Weyerhaeuser is not the only forestland REIT to be splitting up its business. Rayonier (NYSE:RYN), which owns diverse tree acreage within the United States and New Zealand, just split its business in two, where RYN still holds the forestland and Rayonier Advanced Materials (NYSE:RYAM) is a manufacturer of cellulose fibers that are used for products such as cigarette filters and textiles, as well as certain chemical applications.
Weyerhaeuser has been accumulating forestland, buying some from Longview last year, and the company may want to continue that path. Weyerhaeuser may be interested in acquiring RYN now that it has spun off its materials business. Additionally, there may be some sense to WY further divesting non-core assets by combining its specialty pulp cellulose fiber business with RYAM. Either such deal is a possibility.
Weyerhaeuser increased its dividend twice during 2013, which combined to bolster the quarterly payout by roughly 30 percent. The stronger cash and liquidity position that WY has after shedding WRECO should allow WY to sustain its dividend and possibly increase it in the second half of this year. Current management has indicated it is interested in returning cash to shareholders, making an increase somewhat likely.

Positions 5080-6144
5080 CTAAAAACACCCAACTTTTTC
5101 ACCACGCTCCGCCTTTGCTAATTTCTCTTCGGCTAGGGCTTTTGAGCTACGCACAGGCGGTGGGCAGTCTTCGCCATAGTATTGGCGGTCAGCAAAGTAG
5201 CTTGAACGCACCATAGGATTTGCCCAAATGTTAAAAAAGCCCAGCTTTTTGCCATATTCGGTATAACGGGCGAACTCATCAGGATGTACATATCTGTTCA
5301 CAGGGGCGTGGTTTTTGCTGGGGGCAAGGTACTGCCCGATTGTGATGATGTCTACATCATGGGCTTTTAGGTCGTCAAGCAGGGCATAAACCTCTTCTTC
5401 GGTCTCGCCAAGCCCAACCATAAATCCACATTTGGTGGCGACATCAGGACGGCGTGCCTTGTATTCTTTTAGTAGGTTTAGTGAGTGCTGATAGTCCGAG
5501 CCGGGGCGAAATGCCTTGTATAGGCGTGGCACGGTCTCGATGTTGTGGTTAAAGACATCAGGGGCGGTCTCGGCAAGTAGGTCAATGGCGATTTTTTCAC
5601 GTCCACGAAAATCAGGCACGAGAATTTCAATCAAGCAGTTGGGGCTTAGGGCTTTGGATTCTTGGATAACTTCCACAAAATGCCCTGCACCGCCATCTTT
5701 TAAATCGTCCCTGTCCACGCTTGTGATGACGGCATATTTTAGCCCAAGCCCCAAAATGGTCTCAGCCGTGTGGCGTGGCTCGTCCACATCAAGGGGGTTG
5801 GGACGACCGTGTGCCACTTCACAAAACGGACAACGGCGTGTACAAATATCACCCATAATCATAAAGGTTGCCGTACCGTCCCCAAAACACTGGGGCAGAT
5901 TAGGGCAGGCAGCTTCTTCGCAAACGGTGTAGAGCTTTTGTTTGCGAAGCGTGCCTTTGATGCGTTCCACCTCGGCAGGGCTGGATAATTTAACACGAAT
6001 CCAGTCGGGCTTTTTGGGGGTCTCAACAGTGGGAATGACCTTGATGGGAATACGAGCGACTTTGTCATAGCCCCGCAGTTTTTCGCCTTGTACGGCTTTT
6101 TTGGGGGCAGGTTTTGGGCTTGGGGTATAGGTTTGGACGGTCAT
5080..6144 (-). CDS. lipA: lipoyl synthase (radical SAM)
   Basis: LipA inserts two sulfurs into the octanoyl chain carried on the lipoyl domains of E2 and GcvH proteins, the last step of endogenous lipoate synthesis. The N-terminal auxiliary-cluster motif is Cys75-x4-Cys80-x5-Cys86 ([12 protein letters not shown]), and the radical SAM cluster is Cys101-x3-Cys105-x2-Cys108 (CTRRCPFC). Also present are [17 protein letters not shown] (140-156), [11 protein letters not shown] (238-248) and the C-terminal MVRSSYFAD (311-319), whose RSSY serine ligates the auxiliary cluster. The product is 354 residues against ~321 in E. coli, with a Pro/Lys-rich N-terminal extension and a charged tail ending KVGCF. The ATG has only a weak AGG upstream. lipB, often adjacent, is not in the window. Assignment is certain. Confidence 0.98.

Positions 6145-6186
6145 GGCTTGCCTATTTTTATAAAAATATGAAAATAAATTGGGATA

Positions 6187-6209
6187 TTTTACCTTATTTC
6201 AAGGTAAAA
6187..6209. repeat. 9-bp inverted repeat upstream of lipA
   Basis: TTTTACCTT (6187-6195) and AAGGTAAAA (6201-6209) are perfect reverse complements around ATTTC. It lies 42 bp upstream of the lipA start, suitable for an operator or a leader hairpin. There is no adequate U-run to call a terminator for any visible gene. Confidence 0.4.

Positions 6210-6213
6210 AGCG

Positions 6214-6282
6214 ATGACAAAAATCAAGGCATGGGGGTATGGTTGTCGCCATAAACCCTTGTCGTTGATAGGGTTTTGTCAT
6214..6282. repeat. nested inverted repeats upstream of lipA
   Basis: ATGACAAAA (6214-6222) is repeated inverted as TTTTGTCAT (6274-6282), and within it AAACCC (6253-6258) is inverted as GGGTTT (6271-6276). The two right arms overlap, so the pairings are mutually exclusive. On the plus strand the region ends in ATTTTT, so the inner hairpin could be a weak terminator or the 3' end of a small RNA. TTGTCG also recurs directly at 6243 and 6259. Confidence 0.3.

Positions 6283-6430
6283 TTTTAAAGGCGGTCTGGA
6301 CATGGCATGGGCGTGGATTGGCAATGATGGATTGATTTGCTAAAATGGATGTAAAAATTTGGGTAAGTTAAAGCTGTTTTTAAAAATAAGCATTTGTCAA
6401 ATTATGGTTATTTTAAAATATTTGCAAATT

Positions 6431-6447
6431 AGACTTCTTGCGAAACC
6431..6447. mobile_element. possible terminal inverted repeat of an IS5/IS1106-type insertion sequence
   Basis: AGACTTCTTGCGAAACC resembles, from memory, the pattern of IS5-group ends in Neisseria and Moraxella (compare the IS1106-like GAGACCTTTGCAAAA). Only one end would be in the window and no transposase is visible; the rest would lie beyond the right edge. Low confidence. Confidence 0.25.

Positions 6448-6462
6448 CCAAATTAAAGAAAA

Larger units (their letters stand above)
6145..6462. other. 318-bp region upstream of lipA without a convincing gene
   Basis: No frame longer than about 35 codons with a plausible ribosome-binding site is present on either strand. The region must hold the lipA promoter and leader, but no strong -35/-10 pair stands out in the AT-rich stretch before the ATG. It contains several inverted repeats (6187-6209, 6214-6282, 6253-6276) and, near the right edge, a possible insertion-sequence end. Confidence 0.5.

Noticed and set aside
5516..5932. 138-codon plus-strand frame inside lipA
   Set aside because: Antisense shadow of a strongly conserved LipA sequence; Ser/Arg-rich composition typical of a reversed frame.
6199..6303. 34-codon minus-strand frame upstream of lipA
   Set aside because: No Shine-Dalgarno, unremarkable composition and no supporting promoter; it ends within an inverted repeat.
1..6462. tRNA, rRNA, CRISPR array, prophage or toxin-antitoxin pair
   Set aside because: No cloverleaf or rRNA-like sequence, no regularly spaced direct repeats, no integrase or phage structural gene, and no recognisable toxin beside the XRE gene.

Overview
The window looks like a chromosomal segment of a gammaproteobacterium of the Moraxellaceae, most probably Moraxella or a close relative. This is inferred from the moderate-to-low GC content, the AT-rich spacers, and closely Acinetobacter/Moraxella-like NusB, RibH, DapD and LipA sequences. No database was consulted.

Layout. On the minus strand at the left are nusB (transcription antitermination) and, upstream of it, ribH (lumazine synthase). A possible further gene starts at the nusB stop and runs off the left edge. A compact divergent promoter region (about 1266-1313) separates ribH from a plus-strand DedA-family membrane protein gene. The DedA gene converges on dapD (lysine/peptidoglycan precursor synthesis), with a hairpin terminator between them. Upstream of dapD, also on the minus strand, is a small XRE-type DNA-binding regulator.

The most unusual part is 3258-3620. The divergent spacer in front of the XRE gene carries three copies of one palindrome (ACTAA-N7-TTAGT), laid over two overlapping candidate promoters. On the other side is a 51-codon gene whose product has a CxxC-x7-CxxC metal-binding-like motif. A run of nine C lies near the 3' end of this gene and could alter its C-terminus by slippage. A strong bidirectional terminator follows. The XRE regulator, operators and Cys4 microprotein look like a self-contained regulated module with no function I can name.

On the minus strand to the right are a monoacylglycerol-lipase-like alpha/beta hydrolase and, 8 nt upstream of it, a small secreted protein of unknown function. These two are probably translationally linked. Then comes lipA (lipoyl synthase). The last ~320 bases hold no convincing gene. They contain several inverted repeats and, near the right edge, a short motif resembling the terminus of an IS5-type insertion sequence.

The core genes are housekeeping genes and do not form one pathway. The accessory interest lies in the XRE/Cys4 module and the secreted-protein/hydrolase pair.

The recent tender resulted in about 10 percent of WY shares being converted into TPH shares. The effect upon WY is that there are 10 percent less shares, which is very much like a company repurchasing a tenth of its outstanding shares. This means that if the dividend is unchanged, WY is actually going to be paying out about 10 percent less to shareholders, or that it can increase the payout per share by about 10 percent without actually increasing the company's total payout.
Moreover, the effect of the $700 million cash infusion that WY received from the WRECO split-off is likely to support the company's goal of increasing the capital return to shareholders. I believe it is unlikely that the company would soon repurchase shares with that cash, seeing as how the transaction already acted like a large buyback program and also that shares have performed exceedingly well recently. Nonetheless, it is entirely possible that they would repurchase shares in the event of a sell-off.
Despite that possibility, I believe it is far more likely that WY uses this cash to either increase the dividend or acquire more forestland. With the recent reduction to share count and increase to cash, a dividend increase in the second half of 2014 is almost certain to occur. I anticipate that the company will increase the quarterly dividend by 2 cents, or roughly 9 percent, to $0.24, and that such an increase will not significantly reduce the company's cash position or increase the prior total payout to shareholders. As such, an even more significant dividend increase is entirely possible.
Disclosure: The author is long WY. The author wrote this article themselves, and it expresses their own opinions. The author is not receiving compensation for it (other than from Seeking Alpha). The author has no business relationship with any company whose stock is mentioned in this article.
Additional disclosure: Family members own WY, RYAM and RYN.